When I found the first big crop of flowers several weeks ago, they were at sea level. The sphinx moth caterpillars have wiped out the sand verbena, according to the park's Facebook page, and what the caterpillars haven't eaten the heat has killed off; March 27 saw a heat record here, at 105 degrees. The air conditioner in the house goes nonstop; I tell people I live in a tin can and it's never more apparent than when the sun makes its way overhead.
Oh, and the a/c? Last week, when HH was in the hospital and family had come for a visit at the same time, and while I was shuttling between the park and Las Vegas, the a/c went out. Not one of the first half-dozen or so shops I talked to would come out to the park. For various reasons I couldn't take the house to them, but I finally found one guy who would come, at $3 a mile just to get here ($225), and then add shop charges of $85 an hour. He arrived, went inside, moved the switch to Air, and I heard it start up. I have witnesses that it wouldn't start for me except for a low hum that lasted less than a minute before shutting off. Two hours later (you do the math) I had a functioning air conditioner and all I know about what was wrong was that there was a bit of loose wiring in the thermostat that I replaced a couple of months ago. So he says. Why it worked all that time and then decided to quit, only to heal itself when faced with a guy with a screwdriver, is one of the mysteries of the ages. That was the excitement for the week.
Sunday I went up the road toward Dante's View, to an elevation of between 2500 and 3500 feet. Some of the flowers there were also on the Valley floor, but there were also some new ones and I am missing the names of just a couple.
First, though, I am fascinated by what I call ants with burdens. I've seen these tiny critters moving, with single-minded focus, objects much larger than themselves - mesquite pods, twigs, a stem from a maraschino cherry, and now flowers. You just have to admire them.
This one was moving fast. I could hardly track it fast enough to get two shots off.
All right, on to the flowers. Keep in mind that almost every one of these is less than a half inch across, even as small as a sixteenth of an inch. The very low growing ones are known around here as belly flowers because you have to get on your belly, hopefully with a magnifying lens, to appreciate them.
This is purple mat, Nama demissum.
I love this little one so much I have three photos of it. I think it's called desert star, Monoptilon bellioides.
When I saw desert dandelion a while ago, it was an isolated plant. This week, I saw them in wide, arcing bands of yellow following the curve of the road, and caught like snow drifts between shrubby plants. Here's a reminder of how pretty they are.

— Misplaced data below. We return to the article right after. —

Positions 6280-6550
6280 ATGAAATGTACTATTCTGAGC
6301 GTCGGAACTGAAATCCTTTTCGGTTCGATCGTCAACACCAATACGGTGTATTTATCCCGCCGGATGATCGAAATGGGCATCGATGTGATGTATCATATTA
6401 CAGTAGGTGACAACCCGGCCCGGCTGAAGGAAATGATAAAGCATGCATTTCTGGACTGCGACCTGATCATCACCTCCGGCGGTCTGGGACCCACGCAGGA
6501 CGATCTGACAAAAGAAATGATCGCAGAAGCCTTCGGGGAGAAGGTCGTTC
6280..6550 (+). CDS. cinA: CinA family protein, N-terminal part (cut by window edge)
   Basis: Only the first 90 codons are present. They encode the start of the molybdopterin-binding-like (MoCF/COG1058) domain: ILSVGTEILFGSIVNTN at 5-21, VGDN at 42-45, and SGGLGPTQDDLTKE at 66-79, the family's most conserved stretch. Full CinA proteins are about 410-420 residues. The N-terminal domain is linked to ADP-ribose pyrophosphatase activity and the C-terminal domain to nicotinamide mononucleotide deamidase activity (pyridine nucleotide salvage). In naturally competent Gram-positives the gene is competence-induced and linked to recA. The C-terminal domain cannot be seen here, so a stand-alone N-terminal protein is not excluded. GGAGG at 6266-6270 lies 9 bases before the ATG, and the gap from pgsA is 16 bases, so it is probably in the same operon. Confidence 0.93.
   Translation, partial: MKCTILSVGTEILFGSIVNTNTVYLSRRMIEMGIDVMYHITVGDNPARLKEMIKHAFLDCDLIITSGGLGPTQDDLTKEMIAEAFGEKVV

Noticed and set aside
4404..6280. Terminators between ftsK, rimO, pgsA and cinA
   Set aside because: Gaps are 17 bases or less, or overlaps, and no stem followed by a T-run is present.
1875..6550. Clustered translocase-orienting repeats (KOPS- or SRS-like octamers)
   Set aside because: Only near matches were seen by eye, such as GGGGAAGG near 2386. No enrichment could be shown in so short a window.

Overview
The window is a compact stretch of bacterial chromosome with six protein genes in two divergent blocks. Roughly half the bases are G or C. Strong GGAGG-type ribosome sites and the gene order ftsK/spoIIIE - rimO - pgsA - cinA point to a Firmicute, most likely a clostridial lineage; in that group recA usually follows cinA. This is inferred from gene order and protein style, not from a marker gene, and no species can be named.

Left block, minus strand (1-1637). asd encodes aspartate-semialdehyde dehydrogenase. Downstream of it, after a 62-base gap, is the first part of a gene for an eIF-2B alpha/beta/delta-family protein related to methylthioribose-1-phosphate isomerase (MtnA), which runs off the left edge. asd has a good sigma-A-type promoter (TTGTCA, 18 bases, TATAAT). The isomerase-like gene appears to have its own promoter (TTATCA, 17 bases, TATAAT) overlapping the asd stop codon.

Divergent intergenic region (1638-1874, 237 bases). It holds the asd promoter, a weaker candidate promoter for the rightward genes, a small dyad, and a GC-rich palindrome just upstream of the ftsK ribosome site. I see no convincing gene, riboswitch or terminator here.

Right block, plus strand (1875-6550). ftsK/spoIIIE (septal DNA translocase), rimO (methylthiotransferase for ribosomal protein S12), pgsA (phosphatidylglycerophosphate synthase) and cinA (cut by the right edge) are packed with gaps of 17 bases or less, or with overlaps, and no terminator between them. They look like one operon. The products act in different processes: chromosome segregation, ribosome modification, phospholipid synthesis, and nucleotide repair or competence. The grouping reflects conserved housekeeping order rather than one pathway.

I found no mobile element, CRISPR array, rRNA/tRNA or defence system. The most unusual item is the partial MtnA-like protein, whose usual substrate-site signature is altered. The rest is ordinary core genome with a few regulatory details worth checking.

Pebble pincushion, Chaenactis carphoclinia, is a complicated dome of open loops and orchid-like flowers.
Like the dandelions, desert chicory, Rafinesquia neomexicana, was in good numbers here. The petals are interesting - see how they're fringed in sets of two and three fingers per petal?
This is a new one to me, possibly humble gilia, Linanthus demissus.
This is one of the smallest flowers. It is broad-flowered gilia, Gilia latiflora.
This daisy-like flower is larger than many of the others but is still only an inch or so across.
This is desert gold poppy, Eschscholzia glyptosperma.
This looks like a forget-me-not but is called Fremont phacelia, Phacelia fremontii here. It's also very small, about 1/4" across.
This is a mystery.
As is this one, but it could be a newly-flowering dandelion.
This is a phacelia that's past its prime. The stems of some phacelias will curl into a spiral as they die. I couldn't find any of those but this one is also interesting.
Mojave asters, Xylorhiza tortifolia, are luminous.
Like asters I found on the North Rim, their petals curl like ribbons as the flower dies.
One heck of a different kind of plant - desert trumpet, Eriogonum inflatum. I like the inflatum part of the name. The flowers are at the end of slender stems and are no bigger than a speck, as if they know they can't compete with the attraction of the inflatum.
Masses of globemallow, Sphaeralcea ambigua, are showing up along the roads. They were ubiquitous at Petrified Forest, too.
Finally, beavertail cactus, Opuntia basilaris. It looks a lot like prickly pear but has tiny barbed spines instead of the spikes of the prickly pear.
I have a few more flowers from the park, but this is what I found on Sunday. It's all the fun of a treasure hunt when I drive along the road, looking for colors and shapes that I haven't seen before. Regardless of what I find, I always come away with the gold.
Thought of the day:
Blue flower, red thorns! Blue flower, red thorns! Blue flower, red thorns! Oh, this would be so much easier if I wasn't color-blind! - Donkey, Shrek